Automotive: Production of vehicle seats

The right needle for the production of vehicle seats for ships, aircrafts, motor vehicles and trains

Vehicle seats have to fulfil many different requirements. Primarily, vehicle seats are technical safety products in which aspects such as falme and light resistance, expansion of the textile surface structure and resistance to shearing and abrasion play an important role. Consequently, the technical safety and functional quality of the seats is of prime importance in the manufacturing process.

 

Typical sewing problems

Seat covers are most commonly sewn from foam-backed woven or knitted fabrics. The foam backing differs in its firmness and height (1-10mm) and this together with the material finish has an impact on its subsequent sewability. These fabrics are described as composites because seat upholstery materials usually consist of three layers: fabric forming the outer surface of the product, foam and knitted fabric on the inside of the product.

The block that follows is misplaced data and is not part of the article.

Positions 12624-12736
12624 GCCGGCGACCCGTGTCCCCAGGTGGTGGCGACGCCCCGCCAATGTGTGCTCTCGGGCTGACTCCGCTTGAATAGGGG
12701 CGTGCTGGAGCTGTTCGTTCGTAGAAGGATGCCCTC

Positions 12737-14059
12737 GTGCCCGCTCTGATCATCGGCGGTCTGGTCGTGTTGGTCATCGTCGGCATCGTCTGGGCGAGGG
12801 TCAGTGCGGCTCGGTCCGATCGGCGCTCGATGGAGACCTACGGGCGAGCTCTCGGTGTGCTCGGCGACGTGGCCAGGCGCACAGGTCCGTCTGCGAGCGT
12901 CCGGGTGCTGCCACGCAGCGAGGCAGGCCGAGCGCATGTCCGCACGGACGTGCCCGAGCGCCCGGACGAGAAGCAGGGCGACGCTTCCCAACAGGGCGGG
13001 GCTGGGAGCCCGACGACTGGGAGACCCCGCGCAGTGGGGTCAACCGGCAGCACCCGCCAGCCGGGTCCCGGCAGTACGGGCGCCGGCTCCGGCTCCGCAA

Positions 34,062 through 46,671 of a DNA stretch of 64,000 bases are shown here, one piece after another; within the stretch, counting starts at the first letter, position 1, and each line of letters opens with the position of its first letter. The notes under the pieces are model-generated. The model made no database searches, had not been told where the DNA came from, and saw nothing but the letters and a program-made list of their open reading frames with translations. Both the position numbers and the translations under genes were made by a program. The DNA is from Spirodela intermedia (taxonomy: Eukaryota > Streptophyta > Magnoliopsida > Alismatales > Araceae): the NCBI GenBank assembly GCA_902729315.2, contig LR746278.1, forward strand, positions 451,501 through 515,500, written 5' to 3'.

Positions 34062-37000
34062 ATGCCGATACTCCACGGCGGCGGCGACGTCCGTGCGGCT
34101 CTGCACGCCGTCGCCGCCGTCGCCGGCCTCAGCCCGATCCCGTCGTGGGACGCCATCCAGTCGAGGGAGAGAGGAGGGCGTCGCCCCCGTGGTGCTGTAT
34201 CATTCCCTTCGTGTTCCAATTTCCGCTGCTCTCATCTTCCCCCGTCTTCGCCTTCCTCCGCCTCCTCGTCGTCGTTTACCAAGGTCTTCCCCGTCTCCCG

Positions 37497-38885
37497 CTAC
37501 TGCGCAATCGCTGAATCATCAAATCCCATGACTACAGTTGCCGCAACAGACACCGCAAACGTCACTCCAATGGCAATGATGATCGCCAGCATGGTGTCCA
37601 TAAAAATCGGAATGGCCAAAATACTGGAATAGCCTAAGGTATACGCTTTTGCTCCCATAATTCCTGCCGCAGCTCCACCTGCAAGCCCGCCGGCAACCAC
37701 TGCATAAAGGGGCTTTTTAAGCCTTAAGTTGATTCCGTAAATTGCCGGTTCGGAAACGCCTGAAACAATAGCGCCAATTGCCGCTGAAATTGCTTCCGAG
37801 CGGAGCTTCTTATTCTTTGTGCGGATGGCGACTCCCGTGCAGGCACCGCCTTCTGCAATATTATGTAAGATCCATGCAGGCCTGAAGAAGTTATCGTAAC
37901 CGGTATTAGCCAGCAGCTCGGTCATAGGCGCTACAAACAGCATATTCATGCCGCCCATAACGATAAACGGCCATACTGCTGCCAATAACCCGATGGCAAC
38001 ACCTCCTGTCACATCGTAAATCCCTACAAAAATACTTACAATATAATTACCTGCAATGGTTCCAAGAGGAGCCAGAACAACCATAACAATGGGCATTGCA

Typical sewing problems affecting seat production are primarily:

 

A. Skip stitches and needle breakage

Three causes of skip stitches in vehicle seats processing:

 

1. Different heights of material layers

The thinner material layers flutter under the presser foot. The material layers that are not held by the presser foot are moving together with the upward stroke of the needle and thus reduce the needle thread loop. This prevents or reduces the loop formation to such an extent that the hook can no longer pick up the loop.

 
 

2. Cross seams

In this case the fluttering is caused by the transition between thick and thin (or thin and thick) material layers. Again, the needle thread loop is reduced by the material layers that are no longer held by the presser foot, so that the hook cannot catch the loop.

 
 

3. Needle deflection

Another cause of skip stitches is deflection of the needle with extremely thick material layer transitions, which prevents the hook from picking up the loop.